response rate of 98%. The median progression-free survival rate was 16 months—no
different from similar historical control patients receiving CHOP alone.
Although 11 of the 23 patients with detectable bcl-1 rearrangements became
PCR-negative, this did not correlate with the overall response to therapy.

Rituximab Plus High-Dose Therapy/Stem Cell Transplant

Because rituximab has been shown to "clear" bcl-2-positive
cells from the blood and marrow, it has recently been tested in the transplant
setting as an additive therapy. A few preliminary studies have now been
presented in abstract form.

Salles et al[20] evaluated 26 patients—with follicular
lymphoma (n = 17), mantle cell lymphoma (n = 4), or marginal zone or small
lymphocytic lymphoma (n = 5)—who were treated with rituximab prior to
hematopoietic stem cell harvest. Patients received four doses of rituximab at
375 mg/m2. Mobilization was attempted with high-dose cyclophosphamide,
etoposide, and granulocyte colony-stimulating factor (G-CSF [Neupogen]) at 4
weeks after the administration of rituximab. Of the 26 patients, 3 failed to
mobilize and the remainder received stem cell transplants. Among patients with
adequate follow-up (minimum 1 year) 10 of 11 were alive and in complete
remission. The PCR analysis in the stem cell product demonstrated PCR negativity
in 6 of 7 patients with follicular lymphoma, while 2 patients with mantle cell
lymphoma and 1 patient with small lymphocytic lymphoma showed residual
PCR-positive cells.

Another trial, by Flinn et al,[21] evaluated 40 patients with
follicular lymphoma (n = 19), mantle cell lymphoma (n = 9), or small
lymphocytic, marginal zone, or lymphoplasmacytic disease (n = 12), who were
receiving autologous transplantation. Patients received rituximab, 375 mg/m2, on
day 1 of mobilization, followed by cyclophosphamide and G-CSF or
granulocyte-macrophage colony-stimulating factor (GM-CSF [Leukine]). The last 15
patients were also selected for CD34 positivity. Preliminary results
demonstrated that 7 of the patients with unmanipulated grafts had a PCR-positive
product, whereas none of the CD34-positive-selected grafts did. Final results
from both of these trials are pending.

At the University of Nebraska Medical Center, we recently
completed a trial of 30 chemotherapy-sensitive patients with follicular or
mantle cell lymphoma. In this study design, patients received rituximab with the
BEAM transplant regimen (carmustine [BiCNU]/etoposide/cytarabine
[Ara-C]/melphalan [Alkeran]). Patients were given one dose of rituximab prior to
initiation of the BEAM regimen and at 30 and 60 days posttransplant. With very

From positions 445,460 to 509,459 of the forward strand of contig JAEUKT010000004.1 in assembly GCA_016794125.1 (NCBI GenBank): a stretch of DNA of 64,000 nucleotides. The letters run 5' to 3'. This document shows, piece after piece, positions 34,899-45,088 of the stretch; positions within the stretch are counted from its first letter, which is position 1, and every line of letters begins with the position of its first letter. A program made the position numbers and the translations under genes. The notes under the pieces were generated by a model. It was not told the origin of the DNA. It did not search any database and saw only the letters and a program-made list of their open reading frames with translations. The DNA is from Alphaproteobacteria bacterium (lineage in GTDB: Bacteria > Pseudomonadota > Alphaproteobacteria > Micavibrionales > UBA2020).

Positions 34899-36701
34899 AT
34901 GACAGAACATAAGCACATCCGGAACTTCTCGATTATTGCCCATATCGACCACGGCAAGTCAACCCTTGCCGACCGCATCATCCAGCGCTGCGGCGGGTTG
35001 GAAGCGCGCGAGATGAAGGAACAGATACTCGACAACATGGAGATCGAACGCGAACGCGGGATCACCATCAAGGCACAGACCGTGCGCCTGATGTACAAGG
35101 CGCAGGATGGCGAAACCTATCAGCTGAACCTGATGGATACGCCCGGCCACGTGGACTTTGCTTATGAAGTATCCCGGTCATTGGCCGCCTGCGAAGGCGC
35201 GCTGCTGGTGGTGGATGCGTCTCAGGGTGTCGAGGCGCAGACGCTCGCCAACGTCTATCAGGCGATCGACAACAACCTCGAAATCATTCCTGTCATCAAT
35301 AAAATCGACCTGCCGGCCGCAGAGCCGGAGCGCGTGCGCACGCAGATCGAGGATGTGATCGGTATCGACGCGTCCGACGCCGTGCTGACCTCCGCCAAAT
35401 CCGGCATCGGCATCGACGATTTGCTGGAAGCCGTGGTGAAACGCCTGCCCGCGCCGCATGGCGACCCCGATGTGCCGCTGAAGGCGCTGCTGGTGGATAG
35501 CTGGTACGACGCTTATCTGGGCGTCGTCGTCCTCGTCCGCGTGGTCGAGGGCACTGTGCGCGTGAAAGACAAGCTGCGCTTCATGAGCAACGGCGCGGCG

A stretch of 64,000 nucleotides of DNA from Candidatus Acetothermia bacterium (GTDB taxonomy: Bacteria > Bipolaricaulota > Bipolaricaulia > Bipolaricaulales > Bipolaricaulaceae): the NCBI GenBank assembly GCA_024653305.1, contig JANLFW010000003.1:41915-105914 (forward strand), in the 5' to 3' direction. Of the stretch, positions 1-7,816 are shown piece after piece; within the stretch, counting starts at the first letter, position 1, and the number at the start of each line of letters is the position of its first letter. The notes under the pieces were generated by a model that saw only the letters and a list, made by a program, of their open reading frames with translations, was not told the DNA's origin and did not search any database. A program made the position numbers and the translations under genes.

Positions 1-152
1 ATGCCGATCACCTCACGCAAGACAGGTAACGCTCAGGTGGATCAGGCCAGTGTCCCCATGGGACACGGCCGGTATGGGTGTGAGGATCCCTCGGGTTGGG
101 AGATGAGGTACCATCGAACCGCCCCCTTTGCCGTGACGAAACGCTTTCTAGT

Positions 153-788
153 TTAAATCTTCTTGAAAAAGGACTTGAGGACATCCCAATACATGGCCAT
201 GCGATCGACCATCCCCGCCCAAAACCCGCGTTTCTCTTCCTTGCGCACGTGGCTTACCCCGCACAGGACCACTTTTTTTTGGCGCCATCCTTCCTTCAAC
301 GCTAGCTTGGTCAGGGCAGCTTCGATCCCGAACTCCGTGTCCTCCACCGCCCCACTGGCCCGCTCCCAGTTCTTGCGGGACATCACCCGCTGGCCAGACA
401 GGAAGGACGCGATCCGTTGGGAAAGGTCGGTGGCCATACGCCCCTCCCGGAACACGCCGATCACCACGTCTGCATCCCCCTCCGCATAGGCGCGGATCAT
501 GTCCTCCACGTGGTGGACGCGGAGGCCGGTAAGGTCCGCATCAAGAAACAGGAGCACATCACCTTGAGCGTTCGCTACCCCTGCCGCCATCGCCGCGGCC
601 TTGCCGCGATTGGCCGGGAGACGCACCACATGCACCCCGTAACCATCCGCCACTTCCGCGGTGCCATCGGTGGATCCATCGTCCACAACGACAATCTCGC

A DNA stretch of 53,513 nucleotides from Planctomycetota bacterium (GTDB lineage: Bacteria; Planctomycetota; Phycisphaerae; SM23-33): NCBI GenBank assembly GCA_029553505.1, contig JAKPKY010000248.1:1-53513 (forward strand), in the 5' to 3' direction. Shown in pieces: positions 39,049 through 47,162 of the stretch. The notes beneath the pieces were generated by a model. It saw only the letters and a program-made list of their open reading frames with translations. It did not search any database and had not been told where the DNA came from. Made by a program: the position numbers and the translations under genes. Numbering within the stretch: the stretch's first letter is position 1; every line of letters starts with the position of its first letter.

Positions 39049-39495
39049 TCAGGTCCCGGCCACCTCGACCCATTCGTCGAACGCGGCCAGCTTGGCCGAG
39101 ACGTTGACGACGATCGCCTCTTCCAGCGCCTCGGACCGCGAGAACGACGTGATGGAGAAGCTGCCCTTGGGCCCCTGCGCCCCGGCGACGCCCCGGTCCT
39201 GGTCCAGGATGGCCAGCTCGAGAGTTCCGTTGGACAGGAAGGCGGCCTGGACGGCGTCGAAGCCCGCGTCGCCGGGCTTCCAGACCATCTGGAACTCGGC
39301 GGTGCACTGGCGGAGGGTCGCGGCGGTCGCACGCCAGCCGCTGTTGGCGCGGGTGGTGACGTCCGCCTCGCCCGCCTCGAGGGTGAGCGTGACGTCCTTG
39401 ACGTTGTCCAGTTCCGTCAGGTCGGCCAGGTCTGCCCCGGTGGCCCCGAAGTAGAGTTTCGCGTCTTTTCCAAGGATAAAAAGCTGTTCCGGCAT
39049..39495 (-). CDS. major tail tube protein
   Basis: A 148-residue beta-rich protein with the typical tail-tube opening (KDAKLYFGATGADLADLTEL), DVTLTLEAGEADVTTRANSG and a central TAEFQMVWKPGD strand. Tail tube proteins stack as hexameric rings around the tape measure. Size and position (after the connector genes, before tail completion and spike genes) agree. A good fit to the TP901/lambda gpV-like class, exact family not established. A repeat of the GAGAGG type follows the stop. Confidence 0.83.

early follow-up, 29 of 30 patients are alive following the transplant, with a
complete response rate of 88%. No additional toxicity was seen with the
supplemental rituximab, and engraftment results were identical to those seen in
patients receiving BEAM alone.

Our newest study uses the principles outlined above to take
advantage of rituximab premobilization to clear the blood: Rituximab is
administered during the regimen to sensitize the lymphoma cells, and another
four doses are given at 6 months posttransplant when the B cells begin to
recover (Figure 2). Quantitative bcl-2 assays will also be performed on these

Rituximab for Posttransplant Lymphoproliferative Disorder

In patients who have received solid organ or bone marrow
transplants, posttransplant lymphoproliferative disorder (PTLD) can be a serious
complication. The problem is believed to result from the rapid proliferation of
Epstein-Barr virus-transformed B cells in the setting of T-cell deficiency, a
phenomenon that occurs in immunosuppressed patients. The first line of therapy
for PTLD is typically a reduction of the immunosuppression. However, this does
not succeed in all patients, and further therapy is often necessary.

Several pilot studies have evaluated the use of rituximab for
the treatment of PTLD. In a study by Milpied et al,[22] 32 patients with PTLD
received rituximab at 375 mg/m2 for four weekly doses. Of the 32 patients, 26
had solid organ transplants and 6 had bone marrow transplants. The overall
response rate was 69%, with 63% of patients having a complete response and 6%
experiencing a partial response. Median time to response was 54 days (range: 11
to 148 days). Of the responding patients, 59% were still in remission at a
median follow-up of 10 months posttreatment.

Several other small investigations of rituximab for the
treatment of PTLD have been published in abstract form.[23,24] Since many of
these patients are quite ill at the time that PTLD is diagnosed, a therapeutic
intervention with a less toxic agent is ideal in this clinical situation.